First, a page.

October 18, 2018
Best and Worst Filipino Foods

Best and Worst Filipino Foods

by Barry Bautista  

Filipino food has flown under the mainstream radar for quite some time, but that may be about to change: There were 3.4 million Filipinos living in the United States as of the 2010 census, an increase of 30 percent over three decades ago. Filipinos are now among the three largest Asian-American groups in the country, along with Chinese and Indian people. And international food critics like Anthony Bourdain are now predicting that Filipino food—a melting pot of Japanese, Chinese, Malaysian, Indian, and Spanish flavors, plus its own unique flavor profile—will be the next big thing in ethnic cuisine.

You can expect an appealing combination of salty, sweet, and sour flavors as the base of any Filipino meal. As delicious as it can be, though, Filipino cuisine has its health pitfalls. Fatty meats, salty sauces, and fried vegetables are common ingredients, though they can often be replaced with healthier alternatives. And there are also many dishes with (non-fried) exotic vegetables and fruit that help compensate for the less-healthy ingredients.

Here’s a listing of healthier options to look for—and less-healthy options to avoid—when you venture to a Filipino restaurant. Note that the majority of Filipino dishes are served with white (refined) rice; when possible, ask if you can substitute brown rice.

6 healthy Filipino dishes

  • Laing. Comprised of dried taro leaves simmered in coconut milk, this dish often also includes shrimp paste and chili peppers—though you can generally opt out of either if you want to reduce the sodium or spice level, respectively. Laing is a good source of B vitamins, vitamin C, dietary fiber, and potassium. (While coconut milk is high in saturated fat, it doesn’t seem to have the detrimental effect on blood cholesterol that saturated fat normally does.)
  • Ensaladang talong. This eggplant salad is often eaten alongside grilled meat, but it’s hearty enough to serve as its own vegetarian main dish. You can often find the salad topped off with garlic crisps.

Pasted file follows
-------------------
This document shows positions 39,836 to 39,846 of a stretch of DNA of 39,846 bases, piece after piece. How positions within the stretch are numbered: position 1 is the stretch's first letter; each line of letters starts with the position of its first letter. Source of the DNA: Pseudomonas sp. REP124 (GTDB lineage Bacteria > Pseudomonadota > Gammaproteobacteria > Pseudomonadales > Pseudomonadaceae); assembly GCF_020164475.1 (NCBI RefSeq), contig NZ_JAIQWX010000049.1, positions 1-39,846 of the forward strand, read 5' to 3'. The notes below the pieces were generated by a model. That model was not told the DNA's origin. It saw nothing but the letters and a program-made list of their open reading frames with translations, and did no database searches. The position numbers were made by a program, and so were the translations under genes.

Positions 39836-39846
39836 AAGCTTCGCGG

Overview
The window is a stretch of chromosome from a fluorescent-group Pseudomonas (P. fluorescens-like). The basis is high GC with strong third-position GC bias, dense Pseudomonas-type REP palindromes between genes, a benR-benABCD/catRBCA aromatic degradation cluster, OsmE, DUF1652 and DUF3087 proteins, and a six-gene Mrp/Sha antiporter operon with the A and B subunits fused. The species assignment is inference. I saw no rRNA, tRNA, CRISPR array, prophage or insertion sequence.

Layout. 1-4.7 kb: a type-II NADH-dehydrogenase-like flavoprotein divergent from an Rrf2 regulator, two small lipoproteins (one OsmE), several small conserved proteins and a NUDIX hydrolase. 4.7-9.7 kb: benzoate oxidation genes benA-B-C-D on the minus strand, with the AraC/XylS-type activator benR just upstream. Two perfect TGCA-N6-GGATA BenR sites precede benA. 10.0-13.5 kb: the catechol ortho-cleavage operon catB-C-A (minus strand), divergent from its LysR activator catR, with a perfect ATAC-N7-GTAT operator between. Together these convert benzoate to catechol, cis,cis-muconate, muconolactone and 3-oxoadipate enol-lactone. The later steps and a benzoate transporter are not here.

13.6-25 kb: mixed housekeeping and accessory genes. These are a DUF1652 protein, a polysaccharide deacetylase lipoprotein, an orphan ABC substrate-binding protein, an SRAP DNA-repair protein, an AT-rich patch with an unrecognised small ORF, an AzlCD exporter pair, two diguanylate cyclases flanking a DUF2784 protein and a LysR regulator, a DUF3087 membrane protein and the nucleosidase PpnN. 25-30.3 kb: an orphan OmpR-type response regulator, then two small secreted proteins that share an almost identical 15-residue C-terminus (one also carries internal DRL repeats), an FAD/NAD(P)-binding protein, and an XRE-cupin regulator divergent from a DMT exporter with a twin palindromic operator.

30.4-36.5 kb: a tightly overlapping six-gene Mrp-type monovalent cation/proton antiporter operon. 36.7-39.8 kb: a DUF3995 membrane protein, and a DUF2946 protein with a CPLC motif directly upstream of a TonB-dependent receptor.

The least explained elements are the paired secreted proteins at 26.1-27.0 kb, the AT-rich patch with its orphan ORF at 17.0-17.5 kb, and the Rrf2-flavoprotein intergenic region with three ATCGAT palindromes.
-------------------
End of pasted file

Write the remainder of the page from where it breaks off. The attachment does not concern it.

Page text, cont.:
• Gising gising. This dish gets its name—which translates to “wake wake” in English—from a hefty dose of chili peppers. In addition to chilis, you will also find this dish packed with green beans and coconut milk.
  • Pinakbet. A healthy vegetable stew filled with squash, tomatoes, bitter melon, and okra, this dish is rich in fiber, vitamins, and minerals. As with laing, some cooks may prepare this dish with a little too much shrimp paste, which drives up the sodium content; so ask that yours be prepared with less than the usual amount of shrimp paste when you order.
  • Kare-kare. This classic stew normally combines oxtail and vegetables in a thick peanut sauce, but you can often opt out of oxtail and substitute healthful tofu instead.
  • Ginisang ampalaya. This dish—also known as sautéed bitter melon—is sometimes called the “healthy man’s dish.” Widely grown in Asia, Africa, and the Caribbean, bitter melon is high in vitamin C and also a good source of vitamin A, vitamin B6, and magnesium.

5 less-healthy Filipino dishes

  • Lechon. The quintessential food at Filipino festivals, this roast pork dish is packed with saturated fat and calories.
  • Sisig. This traditional dish is made from pig’s head and liver and also typically includes chili peppers, Filipino limes, and egg. It’s fried, high in saturated fat, and salty.
  • Dinuguan. Sometimes called by the nicknames “blood pudding” or “chocolate meat,” dinuguan is pork meat in simmered pork blood gravy. Avoid at all costs.
  • Pancit canton. This combination of fried noodles, fried vegetables, and a generous amount of soy sauce is high in saturated fat and sodium.
  • Lumpia. This dish consists of deep-fried dough with deep-fried meat filling. Enough said.

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